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Food recovery program feeds community, keeps less than perfect produce out of garbage

Nothing goes to waste

Tracey Prediger

"Every single day, throughout the day, we are going through our produce ... if we feel something is unsellable, something that you or I wouldn’t buy, we set that aside."

Mike Pare, store manager at Vernon's local Buy-Low Foods, says rather than throwing it away, that food is directed to the Foodmesh program.

Buy-Low joined the growing food recovery program nine months ago.

"Prior to February, all of these items would be thrown out into the garbage. So we are diverting all of our food that is unusable, back into a different means," says Pare.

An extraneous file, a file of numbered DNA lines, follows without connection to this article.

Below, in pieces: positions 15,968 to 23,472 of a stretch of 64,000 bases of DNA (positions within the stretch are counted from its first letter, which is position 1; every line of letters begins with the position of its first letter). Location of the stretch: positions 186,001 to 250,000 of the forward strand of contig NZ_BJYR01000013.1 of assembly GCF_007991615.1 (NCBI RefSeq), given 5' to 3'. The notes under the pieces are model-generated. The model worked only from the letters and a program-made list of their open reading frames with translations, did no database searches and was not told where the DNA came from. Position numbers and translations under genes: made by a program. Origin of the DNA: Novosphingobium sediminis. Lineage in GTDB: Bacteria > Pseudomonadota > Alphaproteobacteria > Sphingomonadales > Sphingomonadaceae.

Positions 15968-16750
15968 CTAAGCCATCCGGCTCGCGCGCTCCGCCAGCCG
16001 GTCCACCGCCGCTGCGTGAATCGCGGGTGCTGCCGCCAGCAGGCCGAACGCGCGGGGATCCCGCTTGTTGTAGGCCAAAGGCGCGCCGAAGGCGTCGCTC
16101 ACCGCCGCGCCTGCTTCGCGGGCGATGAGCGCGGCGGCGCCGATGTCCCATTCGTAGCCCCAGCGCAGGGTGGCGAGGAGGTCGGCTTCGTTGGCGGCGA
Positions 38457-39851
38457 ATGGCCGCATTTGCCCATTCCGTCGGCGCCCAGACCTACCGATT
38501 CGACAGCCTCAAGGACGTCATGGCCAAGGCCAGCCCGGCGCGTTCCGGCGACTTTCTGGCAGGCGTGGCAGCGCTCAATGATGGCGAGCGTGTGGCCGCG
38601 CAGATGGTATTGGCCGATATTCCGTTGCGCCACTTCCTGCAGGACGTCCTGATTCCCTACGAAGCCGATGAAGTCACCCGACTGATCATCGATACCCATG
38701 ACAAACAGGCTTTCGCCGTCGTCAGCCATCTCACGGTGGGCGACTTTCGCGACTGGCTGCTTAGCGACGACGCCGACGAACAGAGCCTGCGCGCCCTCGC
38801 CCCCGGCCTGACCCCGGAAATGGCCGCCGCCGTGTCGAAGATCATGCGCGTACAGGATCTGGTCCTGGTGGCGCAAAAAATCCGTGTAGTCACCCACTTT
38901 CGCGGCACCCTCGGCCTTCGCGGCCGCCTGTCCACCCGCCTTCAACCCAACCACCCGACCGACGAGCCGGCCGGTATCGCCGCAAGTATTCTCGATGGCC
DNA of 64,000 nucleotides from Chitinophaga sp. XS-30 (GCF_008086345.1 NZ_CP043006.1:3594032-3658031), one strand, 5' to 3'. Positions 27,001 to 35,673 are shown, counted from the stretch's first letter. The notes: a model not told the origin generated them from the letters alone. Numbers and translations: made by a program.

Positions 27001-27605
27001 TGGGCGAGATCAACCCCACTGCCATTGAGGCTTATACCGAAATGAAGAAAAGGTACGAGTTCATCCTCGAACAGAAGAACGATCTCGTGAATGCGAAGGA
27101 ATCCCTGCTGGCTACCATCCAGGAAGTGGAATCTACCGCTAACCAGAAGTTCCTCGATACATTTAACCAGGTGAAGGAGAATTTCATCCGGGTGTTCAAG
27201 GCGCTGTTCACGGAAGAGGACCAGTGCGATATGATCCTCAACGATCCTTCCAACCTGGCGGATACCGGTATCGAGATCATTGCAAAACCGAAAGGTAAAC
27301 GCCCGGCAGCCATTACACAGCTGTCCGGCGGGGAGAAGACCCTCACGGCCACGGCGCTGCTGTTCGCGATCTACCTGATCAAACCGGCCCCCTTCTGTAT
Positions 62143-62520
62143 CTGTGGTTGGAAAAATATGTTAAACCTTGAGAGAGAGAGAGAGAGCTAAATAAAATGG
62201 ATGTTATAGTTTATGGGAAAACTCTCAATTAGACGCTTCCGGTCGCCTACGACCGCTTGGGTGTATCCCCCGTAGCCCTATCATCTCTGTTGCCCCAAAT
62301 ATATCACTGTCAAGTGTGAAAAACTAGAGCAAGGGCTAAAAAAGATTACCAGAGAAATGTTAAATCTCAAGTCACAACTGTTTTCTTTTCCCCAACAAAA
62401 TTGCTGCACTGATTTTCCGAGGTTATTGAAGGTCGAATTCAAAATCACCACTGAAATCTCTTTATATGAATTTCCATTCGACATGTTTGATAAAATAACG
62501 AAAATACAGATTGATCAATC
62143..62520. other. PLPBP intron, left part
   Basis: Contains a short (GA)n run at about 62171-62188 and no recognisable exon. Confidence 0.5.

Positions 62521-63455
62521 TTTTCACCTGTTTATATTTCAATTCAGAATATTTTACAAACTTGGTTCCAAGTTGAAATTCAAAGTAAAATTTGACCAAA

Partners like Buy-Low help the North Okanagan Food Recovery program turn unsellable goods into meals for charitable organizations like the Salvation Army’s House of Hope.

Corps officer Neil Thompson says once the food is picked up from grocery stores, it is brought to their warehouse for sorting.

“It has enabled us to provide fresh produce, fresh milk, fresh meat to our clients in ways we hadn’t been able to do before,” says Thompson.

FoodMesh works with businesses, charities and farmers to recover food and put it to its highest end use and keep it out of landfills.

Food that isn’t fit for human consumption is shared with farmers, who either turn it into feed for their animals or nutrient-rich fertilizer for their land.

Along with providing 135,000 meals locally since the program’s inception, FoodMesh is also credited with reducing emissions by reducing CO2 that would have been created if the waste had ended up in the landfill.



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